Industry insiders say the New York attorney general’s move will put pressure on the banks to do principal write downs on loans, which the banks and government regulators have resisted, arguing it will hurt investors in the bonds built on those loans, including senior citizens, pension funds and institutional investors and hedge funds.
“Attorney general Schneiderman intends to sue Bank of America and Wells Fargo for repeatedly violating the terms of the National Mortgage Settlement,” his office says in a statement. “Since October 2012, the attorney general’s office has documented 339 violations of standards agreed to by Wells Fargo and Bank of America in last year’s settlement.”
Wells Fargo declined comment. Bank of America didn’t return calls for comment. The New York attorney general’s office says in a statement that he intends to ask a court “to impose injunctive relief and to require strict compliance under the settlement.”
The suit marks the first time an attorney general has “brought a legal enforcement claim under the auspices of the National Mortgage Settlement,” Schneiderman’s office said in a statement.
The $26 billion settlement with the major banks is loaded with 304 rules, or “servicing standards,” meant to shore up bad and illegal mortgage lending practices at Ally Financial/GMAC, JP Morgan Chase (JPM), Citibank (C), Bank of America and Wells Fargo, because they “persistently failed to provide fair and timely services to their customers,” the attorney general says.
Specifically, the attorney general alleges the two banks violated four standards “dictating the timeline for banks to process mortgage modification applications.” The standards include giving borrowers written approval of a loan modification within three business days, and notifying borrowers within five days of application about missing documents that may hold up loan modifications, among other things.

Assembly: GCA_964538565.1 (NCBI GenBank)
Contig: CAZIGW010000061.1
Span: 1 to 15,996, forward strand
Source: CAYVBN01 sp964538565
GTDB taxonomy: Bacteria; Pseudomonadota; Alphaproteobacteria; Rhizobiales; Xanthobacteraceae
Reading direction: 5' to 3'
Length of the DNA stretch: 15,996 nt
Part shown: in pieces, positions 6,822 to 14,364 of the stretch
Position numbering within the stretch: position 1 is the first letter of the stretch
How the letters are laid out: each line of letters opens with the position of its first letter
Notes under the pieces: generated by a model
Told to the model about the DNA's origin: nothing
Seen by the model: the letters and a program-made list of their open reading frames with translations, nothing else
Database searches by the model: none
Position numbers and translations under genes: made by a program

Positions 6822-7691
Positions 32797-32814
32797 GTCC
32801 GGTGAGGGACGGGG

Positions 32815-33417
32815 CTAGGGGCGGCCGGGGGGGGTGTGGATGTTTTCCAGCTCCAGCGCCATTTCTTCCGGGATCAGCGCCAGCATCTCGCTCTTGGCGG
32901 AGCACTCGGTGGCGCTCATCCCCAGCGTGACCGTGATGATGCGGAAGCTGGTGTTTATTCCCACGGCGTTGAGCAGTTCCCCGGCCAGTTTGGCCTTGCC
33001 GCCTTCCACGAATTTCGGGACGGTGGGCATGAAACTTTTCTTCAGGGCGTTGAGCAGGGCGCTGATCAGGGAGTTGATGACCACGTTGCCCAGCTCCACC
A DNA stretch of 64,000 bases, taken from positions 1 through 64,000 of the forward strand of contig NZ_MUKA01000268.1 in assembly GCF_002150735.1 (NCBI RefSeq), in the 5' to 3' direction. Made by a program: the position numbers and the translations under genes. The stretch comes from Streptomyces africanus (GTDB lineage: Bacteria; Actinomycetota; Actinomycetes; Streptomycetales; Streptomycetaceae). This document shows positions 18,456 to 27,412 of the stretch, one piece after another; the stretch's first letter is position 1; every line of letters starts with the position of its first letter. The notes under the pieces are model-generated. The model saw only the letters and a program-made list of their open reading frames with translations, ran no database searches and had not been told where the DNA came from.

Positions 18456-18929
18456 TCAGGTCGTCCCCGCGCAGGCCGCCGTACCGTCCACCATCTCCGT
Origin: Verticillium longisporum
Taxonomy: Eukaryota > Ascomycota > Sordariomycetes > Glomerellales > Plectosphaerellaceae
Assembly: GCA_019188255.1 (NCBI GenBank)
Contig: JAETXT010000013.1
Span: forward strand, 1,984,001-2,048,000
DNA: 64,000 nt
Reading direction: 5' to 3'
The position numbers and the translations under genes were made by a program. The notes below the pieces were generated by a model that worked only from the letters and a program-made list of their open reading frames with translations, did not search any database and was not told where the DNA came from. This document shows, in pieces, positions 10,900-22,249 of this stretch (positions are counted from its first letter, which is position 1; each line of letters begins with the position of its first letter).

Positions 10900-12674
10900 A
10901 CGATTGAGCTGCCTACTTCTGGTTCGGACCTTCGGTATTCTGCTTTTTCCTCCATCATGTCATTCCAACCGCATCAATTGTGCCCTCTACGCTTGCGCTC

The New York attorney general has steadily pushed the Federal Housing Finance Agency and the big banks to do more to cut borrowers’ principal balances still outstanding on loans that the major banks still hold on their balance sheets.
Last month, Schneiderman expressed concerns about Wells Fargo, questioning the pace of relief provided by the bank to homeowners under the $26 billion settlement.
Schneiderman says he has already “applauded President Obama for nominating Mel Watt as the permanent head of Federal Housing and Finance Agency (FHFA), the agency that oversees Fannie Mae and Freddie Mac,” according to a statement, “but called on him to take immediate action to replace acting FHFA Director Edward DeMarco with a new acting director who will allow principal relief for struggling homeowners.”
However, federal officials and state prosecutors have resisted the push to let banks cut loan principal on mortgages packaged into bonds, because doing so would hurt innocent investors not responsible for allegedly abusive mortgage practices.
Already, in a 2008 settlement with Bank of America, the bank said it would cut borrowers’ payments by more than $8 billion to settle allegations of abusive mortgage practices by state attorneys general.
But that triggered a backlash by investors who said the bank could merely pass the cost of that settlement on to them, instead of directly reducing the loans it held on its books. Bank of America has steadfastly denied those allegations.
“It would be a pyrrhic victory to settle the mortgage crisis with the money of public institutions, pension funds and seniors,” Chris Katopis, executive director of the Association of Mortgage Investors, has said. His members have an estimated $300 billion of assets under management, and he has said he is “greatly concerned” that the settlement could use “other people’s money.”